What Are The Medical Benefits of CBD? - Part 2

Photo Credit: NeedPix (https://bit.ly/2XK0i4H)

Photo Credit: NeedPix (https://bit.ly/2XK0i4H)

In today’s post, we’ll continue our discussion of which conditions could benefit from CBD treatment.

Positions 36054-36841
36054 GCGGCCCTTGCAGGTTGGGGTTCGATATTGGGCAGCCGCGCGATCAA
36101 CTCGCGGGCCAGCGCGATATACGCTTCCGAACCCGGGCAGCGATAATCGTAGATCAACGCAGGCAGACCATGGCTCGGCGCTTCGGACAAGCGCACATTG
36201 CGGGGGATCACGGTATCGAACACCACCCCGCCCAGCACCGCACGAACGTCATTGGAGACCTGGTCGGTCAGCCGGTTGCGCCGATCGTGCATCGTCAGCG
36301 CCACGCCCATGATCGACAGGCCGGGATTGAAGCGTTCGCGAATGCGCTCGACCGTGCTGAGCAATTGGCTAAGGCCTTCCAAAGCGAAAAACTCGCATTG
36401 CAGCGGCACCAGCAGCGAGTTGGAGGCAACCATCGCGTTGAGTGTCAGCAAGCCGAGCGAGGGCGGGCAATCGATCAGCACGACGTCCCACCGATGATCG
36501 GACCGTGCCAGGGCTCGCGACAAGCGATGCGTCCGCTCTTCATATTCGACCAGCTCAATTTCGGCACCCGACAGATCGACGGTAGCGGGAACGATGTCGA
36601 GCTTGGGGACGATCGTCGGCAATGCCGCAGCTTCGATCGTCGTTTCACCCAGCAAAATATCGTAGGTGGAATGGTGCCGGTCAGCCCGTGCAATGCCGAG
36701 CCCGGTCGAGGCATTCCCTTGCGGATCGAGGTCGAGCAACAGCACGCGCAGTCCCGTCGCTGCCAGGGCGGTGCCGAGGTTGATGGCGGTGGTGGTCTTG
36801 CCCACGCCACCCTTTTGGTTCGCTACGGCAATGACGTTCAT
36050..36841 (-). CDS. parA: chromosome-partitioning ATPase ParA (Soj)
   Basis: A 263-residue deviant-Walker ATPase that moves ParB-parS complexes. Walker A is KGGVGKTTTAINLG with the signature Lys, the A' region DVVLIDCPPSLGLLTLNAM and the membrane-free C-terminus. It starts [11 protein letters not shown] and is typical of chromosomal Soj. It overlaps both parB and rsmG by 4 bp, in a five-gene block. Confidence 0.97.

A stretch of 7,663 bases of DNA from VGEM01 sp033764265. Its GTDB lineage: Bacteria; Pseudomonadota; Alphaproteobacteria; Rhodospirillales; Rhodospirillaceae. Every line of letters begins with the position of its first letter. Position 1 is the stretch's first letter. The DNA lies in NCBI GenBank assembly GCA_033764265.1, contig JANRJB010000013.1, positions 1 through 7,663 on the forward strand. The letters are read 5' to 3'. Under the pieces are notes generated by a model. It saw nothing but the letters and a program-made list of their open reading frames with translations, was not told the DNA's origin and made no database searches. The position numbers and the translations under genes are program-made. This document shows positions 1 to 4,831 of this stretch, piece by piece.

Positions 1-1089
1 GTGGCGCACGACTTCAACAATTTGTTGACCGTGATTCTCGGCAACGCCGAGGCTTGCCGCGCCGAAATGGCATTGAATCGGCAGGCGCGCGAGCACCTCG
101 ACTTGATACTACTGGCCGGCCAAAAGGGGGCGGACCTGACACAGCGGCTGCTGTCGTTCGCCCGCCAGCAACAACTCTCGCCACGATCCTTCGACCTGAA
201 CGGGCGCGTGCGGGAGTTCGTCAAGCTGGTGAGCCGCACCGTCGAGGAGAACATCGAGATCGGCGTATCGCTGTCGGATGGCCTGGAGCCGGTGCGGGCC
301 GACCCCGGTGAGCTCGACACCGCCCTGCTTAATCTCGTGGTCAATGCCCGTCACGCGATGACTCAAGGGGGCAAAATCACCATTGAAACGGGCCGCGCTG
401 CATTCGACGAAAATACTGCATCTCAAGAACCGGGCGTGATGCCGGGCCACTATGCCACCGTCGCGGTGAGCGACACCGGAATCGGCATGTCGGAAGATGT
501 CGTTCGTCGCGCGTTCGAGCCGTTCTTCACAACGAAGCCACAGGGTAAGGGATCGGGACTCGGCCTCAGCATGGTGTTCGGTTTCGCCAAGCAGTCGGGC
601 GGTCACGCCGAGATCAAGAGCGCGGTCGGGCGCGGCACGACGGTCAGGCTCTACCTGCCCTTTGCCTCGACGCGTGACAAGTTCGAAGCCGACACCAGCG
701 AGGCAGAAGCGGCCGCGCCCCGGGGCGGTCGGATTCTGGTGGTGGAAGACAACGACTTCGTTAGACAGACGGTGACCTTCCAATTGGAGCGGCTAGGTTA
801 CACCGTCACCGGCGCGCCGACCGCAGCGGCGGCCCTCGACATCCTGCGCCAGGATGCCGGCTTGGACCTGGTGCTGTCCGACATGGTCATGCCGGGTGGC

We’ll begin with Alzheimer’s disease, which scientists believe CBD could treat or even prevent its onset. A 2013 study found CBD prevented the development of amyloid beta plaques, while another study found CBD promoted the growth of new brain cells that were lost to damage caused by the condition, and that it improved symptoms associated with cognitive deficits. The topical application of CBD may treat acne, and studies have found it can reduce inflammation and the production of sebum oil, as well as halt the development of acne. CBD can also help with psoriasis, and studies have found the cannabinoid can prevent the spread of cells that cause the condition’s patches. CBD may also help cancer patients, not only by reducing the nausea and vomiting associated with chemotherapy, but also by preventing the spread of cancer cells and causing cancer cell death. Studies have also found CBD slows the formation of blood vessels within tumors, thereby blocking nutrients from entering the tumor and slowing its growth.